The Crucified God

by Jurgen Moltmann
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Last Updated on September 13, 2019, by eNotes Editorial. Word Count: 427

Moltmann’s influential work The Crucified God is a theological exploration of the crucifixion of Christ and the implications therein for Christianity and theology at large. The crucifixion is the central point of the entire Christian life, so it makes sense that it would have important implications on how to live a godly life. It also deeply impacts people's interpretations of suffering and redemption.

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The Impact of the Messiah’s Sacrifice

Moltmann spends a great deal of time discussing the nature of Christ and his sacrifice, especially in light of the age-old arguments of whether or not Christ was in fact fully man or fully God (according to the Bible, it must be noted, he was both fully God and fully man). Moltmann decides to focus on the nature of the Messiah instead of engaging these arguments. The Messiah is the Jewish anointed one—defined as being the son of God and son of man, who was to die for all sins and endure every temptation known to man so that he can perfectly act in the stead of humanity, living and dying for them so that they may have salvation. Thus, his selfless actions served to save the humans on earth who could not save themselves.

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Resurrection as Redemption for Humanity

Christ was resurrected after his sacrifice on the cross, and Moltmann reasons that this was for some very powerful reasons. First and foremost, his resurrection shows that he was who he had claimed to be (the son of God). Beyond that, however, his resurrection also represents the eternal resurrection of Christians who have faith in Christ—if their lives are exchanged for his, they partake in his resurrection just as he partook in their death. Finally, the resurrection implies that the work of the cross is not yet finished—there are many in the world who God is still desperately attempting to reach, and God is also still actively working to sanctify his church through suffering and trials so that they can be pure.

The Ability to Endure Suffering

Moltmann spends a significant amount of time discussing the idea of suffering, as Christ suffered both on earth and on the cross. Because of this, Christians must learn to bear suffering, as it makes them like Christ—they should endure it joyfully and look to God for help in those times. This is far easier said than done, but Moltmann argues that God, who is allowing the suffering, will also give strength to endure the suffering. After enduring suffering on earth, Christians can then earn an eternity in heaven.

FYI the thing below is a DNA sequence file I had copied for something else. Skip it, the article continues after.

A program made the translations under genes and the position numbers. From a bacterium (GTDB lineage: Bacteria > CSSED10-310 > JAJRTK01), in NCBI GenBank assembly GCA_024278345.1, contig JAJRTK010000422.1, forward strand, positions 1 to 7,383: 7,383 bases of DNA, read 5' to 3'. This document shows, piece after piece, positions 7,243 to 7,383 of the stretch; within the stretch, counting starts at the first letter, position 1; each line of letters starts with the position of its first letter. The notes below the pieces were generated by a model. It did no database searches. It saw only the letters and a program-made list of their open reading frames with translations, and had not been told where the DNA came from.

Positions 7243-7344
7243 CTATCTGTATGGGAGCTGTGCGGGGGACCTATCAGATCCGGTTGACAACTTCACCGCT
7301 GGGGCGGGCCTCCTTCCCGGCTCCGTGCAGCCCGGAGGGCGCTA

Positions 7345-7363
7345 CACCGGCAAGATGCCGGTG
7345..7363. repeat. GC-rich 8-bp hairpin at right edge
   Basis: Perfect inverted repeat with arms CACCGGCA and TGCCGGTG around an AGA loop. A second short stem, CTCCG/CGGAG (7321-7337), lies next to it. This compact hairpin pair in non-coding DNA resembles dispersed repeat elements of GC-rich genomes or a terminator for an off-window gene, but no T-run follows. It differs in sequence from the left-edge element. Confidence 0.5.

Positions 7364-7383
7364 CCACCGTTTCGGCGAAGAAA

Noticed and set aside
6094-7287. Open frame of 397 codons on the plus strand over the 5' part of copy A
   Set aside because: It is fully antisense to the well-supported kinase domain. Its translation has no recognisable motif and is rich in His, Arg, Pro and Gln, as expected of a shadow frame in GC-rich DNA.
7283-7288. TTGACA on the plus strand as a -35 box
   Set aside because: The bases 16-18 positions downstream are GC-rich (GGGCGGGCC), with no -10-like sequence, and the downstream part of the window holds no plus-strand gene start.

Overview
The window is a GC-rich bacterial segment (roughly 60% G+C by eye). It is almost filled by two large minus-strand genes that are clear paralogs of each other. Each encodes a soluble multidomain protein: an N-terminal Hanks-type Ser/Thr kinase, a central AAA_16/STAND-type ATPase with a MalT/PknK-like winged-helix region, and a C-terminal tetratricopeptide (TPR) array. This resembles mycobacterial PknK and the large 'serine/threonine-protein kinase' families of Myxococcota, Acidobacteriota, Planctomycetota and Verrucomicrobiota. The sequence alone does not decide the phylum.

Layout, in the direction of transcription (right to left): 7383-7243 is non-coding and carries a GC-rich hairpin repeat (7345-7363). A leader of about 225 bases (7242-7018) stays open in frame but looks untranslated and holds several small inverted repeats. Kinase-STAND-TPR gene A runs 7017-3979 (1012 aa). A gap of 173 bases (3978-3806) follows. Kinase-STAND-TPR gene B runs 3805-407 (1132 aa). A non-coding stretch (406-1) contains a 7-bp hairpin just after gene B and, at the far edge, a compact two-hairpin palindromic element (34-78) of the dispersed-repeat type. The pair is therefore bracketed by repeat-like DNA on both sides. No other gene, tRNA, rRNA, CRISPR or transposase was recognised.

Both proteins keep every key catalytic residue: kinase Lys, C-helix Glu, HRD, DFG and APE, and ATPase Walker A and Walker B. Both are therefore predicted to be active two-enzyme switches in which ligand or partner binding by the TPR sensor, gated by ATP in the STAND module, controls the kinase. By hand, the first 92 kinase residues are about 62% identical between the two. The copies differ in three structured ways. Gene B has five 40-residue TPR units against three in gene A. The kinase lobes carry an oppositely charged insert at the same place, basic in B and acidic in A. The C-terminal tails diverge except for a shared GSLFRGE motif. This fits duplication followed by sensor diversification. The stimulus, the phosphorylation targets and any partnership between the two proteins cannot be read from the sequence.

Christian Themes

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Last Updated on May 7, 2015, by eNotes Editorial. Word Count: 400

Moltmann’s epistemology mistrusts simple analogy, the conventional “like is known only by like.” Instead he relies on dialectical thinking: paradoxes of seeming opposites. Revelation is not dogma or proposition but an event happening in contradiction; God is able to make use of whatever appears furthest from the divine. Thus Jesus’ cross becomes not an embarrassment but the epitome of God’s selfhood.

History is not to be defined by the positivists or materialists but is open-ended, an indeterminate flow until the grand climax of all things. Historical criticism should be welcomed, including studies of the historical Jesus, but criticism by itself proves inadequate. That is because historical and eschatological methods are reciprocal, each casting new light on the other. Jesus’ history must be read both forward and backward, relating him both to his Jewish heritage and his (and therefore our) resurrected future. The end calls forth the beginning.

Critiques of religion from various quarters are embraced by Moltmann, who sees how often in history religiosity has supported alienation. As his allies, he cites critics such as the psychoanalyst Sigmund Freud and especially liberal Marxists (Ernst Bloch, the Frankfurt school of social analysis), who detail how institutions and civil religion manipulate religion whenever it loses its primal dimension of hope. Theistic faith is hardly immune from this critique, but for years it has been the most susceptible to unholy alliances with autocratic regimes or mystical privatism.

So who is God? Not polytheism, of course, but the subtleties of trinitarian vision have shaped Moltmann’s doctrine of God—especially with the horrific tensions of Good Friday, first analyzed in this book. Because the triune One is both vastly transcendent and intimately present, and it encompasses from the far reaches of ancient Israel to our own daily lives, only a doctrine of Trinity can serve adequately. Moreover, it not only clarifies the inner life of God but also marks a paradigm for the unfolding of earthly history toward its goal. Moltmann has adopted the term “panentheism” to navigate between the extremes of austere theism and shapeless pantheism, and he openly admires Eastern Orthodoxy with its heritage of a “social Trinity” of divine persons (contrasting to Augustinian/Western emphases on divine unity). This vision undergirds Moltmann’s social ethic, for which he is well known, because humans are empowered by God’s presence and stretched beyond their failings by the gospel of hope.

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